A couple weeks back, the New York Times shed some light on a growing trend of private probation companies ramping up fees on indigents who violate misdemeanors, kicking off a process that sends these people to jail for owing money. Meanwhile the fees would get layered on top of one another. It’s a 21st-century form of debtor’s prison and it violates federal statutes against the practice as it shocks the conscience.

One judge in Alabama, the state profiled in the story, has had enough. In an order against the city of Harpersville, AL, Judge Hub Harrington wrote:

When viewed in a light most favorable to Defendants, their testimony concerning the City’s court system could reasonably be characterized as the operation of a debtors prison. The court notes that these generally fell into disfavor by the early 1800′s, though the practice appears to have remained common place in Harpersville. From a fair reading of the defendants’ testimony one might ascertain that a more apt description of the Harpersville Municipal Court practices is that of a judicially sanctioned extortion racket. Most distressing is that these abuses have been perpetrated by what is supposed to be a court of law. Disgraceful.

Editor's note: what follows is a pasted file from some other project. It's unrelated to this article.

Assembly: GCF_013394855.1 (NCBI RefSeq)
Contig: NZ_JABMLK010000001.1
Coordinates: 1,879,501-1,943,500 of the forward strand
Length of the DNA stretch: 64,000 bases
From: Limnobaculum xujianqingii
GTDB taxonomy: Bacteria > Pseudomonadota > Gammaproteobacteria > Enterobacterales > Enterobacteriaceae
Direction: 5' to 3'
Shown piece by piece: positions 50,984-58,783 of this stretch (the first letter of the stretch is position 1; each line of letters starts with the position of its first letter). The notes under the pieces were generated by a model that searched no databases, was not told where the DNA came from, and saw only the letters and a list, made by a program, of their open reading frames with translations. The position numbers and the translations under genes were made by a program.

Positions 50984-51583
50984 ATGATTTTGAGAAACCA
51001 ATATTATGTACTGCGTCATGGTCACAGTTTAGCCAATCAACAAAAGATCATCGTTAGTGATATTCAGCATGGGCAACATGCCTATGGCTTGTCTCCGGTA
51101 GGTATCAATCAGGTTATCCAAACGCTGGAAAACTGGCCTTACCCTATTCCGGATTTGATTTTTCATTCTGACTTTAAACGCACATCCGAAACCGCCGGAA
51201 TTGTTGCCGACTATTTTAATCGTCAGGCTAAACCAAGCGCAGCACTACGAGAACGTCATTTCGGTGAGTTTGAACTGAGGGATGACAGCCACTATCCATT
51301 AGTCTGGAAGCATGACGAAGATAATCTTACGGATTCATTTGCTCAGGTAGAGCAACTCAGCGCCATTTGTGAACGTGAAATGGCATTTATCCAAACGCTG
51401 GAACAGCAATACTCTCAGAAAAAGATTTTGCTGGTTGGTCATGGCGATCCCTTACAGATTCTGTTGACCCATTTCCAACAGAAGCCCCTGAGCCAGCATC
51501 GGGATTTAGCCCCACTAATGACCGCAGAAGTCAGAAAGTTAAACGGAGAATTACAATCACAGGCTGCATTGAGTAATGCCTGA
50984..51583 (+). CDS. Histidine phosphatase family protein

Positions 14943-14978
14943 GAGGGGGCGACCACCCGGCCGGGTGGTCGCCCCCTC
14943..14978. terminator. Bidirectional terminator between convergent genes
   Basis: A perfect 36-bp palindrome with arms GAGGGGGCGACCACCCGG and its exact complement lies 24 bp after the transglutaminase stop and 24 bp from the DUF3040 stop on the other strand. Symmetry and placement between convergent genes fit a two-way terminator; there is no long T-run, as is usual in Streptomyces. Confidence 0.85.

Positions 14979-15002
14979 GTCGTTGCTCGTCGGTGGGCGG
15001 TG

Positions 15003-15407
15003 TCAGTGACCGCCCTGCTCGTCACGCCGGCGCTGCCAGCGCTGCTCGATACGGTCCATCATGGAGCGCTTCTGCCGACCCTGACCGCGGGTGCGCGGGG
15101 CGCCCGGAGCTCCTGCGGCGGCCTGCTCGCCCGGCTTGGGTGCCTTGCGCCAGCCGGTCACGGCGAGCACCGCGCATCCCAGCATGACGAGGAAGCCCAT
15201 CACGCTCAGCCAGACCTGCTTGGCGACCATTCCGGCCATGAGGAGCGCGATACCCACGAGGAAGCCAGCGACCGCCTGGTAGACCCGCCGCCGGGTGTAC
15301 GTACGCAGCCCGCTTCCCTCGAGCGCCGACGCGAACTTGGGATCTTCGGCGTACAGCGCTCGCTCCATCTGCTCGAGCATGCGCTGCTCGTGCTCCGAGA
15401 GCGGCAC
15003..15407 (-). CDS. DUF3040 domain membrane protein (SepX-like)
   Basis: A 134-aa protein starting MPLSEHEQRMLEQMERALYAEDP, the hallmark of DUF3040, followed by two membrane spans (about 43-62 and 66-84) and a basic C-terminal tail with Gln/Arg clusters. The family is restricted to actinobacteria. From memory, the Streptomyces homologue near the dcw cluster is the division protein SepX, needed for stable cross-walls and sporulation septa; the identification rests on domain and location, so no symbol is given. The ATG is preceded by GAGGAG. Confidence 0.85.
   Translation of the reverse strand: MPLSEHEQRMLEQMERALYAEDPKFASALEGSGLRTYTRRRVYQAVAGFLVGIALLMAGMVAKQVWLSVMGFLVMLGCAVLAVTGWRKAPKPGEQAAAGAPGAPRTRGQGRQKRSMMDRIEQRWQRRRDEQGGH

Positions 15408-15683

Defendants’ depositions present virtually undisputed evidence that criminal defendants appearing before the Harpersville Municipal Court have been subjected to repeated and ongoing violations of almost every safeguard afforded by the United States Constitution, the laws of the State of Alabama, and the Rules of Criminal Procedure. The admitted violations are so numerous as to defy a detailed chronicling in this short space.

This is a harsh ruling. Judge Harrington granted a preliminary injunction hearing to the plaintiff, a victims of the debtor’s prison, and ordered the mayor and every member of the Harpersville City Council to be present at the trial. The judge also said that the city could not incarcerate ANYONE in the county jail or corrections facility without written approval from him. Harrington called the scheme a “judicially sanctioned extortion racket.”

At least one public official still understands his responsibilities in Alabama.